Forensic Training


Select from any of the training topic areas (below) to learn more about each course offering available at LEIC.  If there is a course you do not see but would like training please contact us.

The National Forensic Academy (NFA)™ is an intensive 10-week training program, designed to meet the needs of law enforcement agencies in evidence identification, collection, and preservation. The NFA is offered in-residence, utilizing curriculum developed by leading forensic practitioners from across the United States. Participants will be challenged in the various disciplines through classroom instruction, lab activities, and field practicums in the specialized courses. Academy participants will complete written and in-class competency exams to demonstrate mastery of the subject areas. The goal of the Academy is to prepare the crime scene investigator to recognize key elements and to improve the process of evidence recovery and submission. Click HERE to learn more.
This course will expand on topics contained in the Basic Shooting Incident Reconstruction course and address many new topics great detail. This course takes the basic course to the next level beyond merely gathering the data necessary for an analysis and reconstruction. In the Advanced SIR course, the student will utilize scientific reasoning for incident reconstruction. The student will develop a better understanding of the human body as a target and the role wound tracks and bloodstain evidence play in an overall objective and unbiased reconstruction. The students will work in groups to show how important the role of peer interaction plays in a reconstruction. Working as a group, the students will examine, record, and reconstruct the scene from actual case materials and present their findings to the class and instructors.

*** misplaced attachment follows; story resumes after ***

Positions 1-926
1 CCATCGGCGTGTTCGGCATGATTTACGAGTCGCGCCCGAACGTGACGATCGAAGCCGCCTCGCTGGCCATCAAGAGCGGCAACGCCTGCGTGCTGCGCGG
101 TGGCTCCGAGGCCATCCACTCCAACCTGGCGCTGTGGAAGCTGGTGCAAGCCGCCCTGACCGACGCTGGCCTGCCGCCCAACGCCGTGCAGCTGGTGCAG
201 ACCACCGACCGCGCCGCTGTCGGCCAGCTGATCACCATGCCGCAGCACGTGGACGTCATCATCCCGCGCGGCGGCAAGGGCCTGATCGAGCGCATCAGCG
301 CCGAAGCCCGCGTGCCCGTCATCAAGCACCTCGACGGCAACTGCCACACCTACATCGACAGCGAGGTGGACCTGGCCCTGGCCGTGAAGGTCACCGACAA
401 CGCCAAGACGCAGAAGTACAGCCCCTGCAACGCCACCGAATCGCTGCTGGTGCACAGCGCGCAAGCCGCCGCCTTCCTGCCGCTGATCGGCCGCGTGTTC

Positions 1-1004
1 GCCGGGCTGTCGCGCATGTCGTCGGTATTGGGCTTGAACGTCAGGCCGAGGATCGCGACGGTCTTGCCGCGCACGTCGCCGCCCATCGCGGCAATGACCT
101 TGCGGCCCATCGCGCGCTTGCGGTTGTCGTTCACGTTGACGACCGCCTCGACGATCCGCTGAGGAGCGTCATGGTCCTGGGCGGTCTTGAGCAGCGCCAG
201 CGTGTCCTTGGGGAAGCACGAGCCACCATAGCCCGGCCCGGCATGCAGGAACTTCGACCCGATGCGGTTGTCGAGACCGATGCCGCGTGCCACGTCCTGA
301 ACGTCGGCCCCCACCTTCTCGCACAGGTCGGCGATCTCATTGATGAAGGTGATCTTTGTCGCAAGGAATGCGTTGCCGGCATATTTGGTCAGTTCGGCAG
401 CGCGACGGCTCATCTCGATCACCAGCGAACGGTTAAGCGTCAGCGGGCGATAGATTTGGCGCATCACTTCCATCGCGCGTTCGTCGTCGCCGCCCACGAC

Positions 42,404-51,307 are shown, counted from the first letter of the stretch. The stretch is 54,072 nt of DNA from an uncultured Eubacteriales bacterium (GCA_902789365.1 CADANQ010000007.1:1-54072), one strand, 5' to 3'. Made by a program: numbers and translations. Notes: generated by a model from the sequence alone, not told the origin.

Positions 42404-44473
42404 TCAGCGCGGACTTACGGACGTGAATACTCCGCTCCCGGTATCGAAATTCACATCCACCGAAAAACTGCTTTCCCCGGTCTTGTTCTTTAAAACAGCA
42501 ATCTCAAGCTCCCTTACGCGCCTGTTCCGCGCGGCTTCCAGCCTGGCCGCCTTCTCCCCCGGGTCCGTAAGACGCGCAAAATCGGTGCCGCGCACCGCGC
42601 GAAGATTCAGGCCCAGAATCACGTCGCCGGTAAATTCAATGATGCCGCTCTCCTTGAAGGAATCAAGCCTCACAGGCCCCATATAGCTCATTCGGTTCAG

PREREQUISITE REQUIRED: You must have completed a 40-hour Basic Shooting Course to attend this class.
If you are interested in hosting a course please email
Click HERE to register.
This course is designed to teach crime scene investigation techniques. This hands-on training program offers both sworn and non-sworn crime scene investigators and technicians access to forensic evidence identification, documentation, collection, and preservation procedures. During this 40-hour block of instruction, participants receive hands-on training in the areas of DNA evidence, fingerprinting, field presumptive testing, photography, evidence collection and packaging, fundamentals of shooting scene, documentation, crime scene sketching, and more. This introductory level course blends facilitated learning and lecture periods with mock crime scenes and provides a safe and effective training environment for crime scene personnel. This training is facilitated by current instructors at the National Forensic Academy.
**Participants must be employed by a law enforcement or forensic organization.**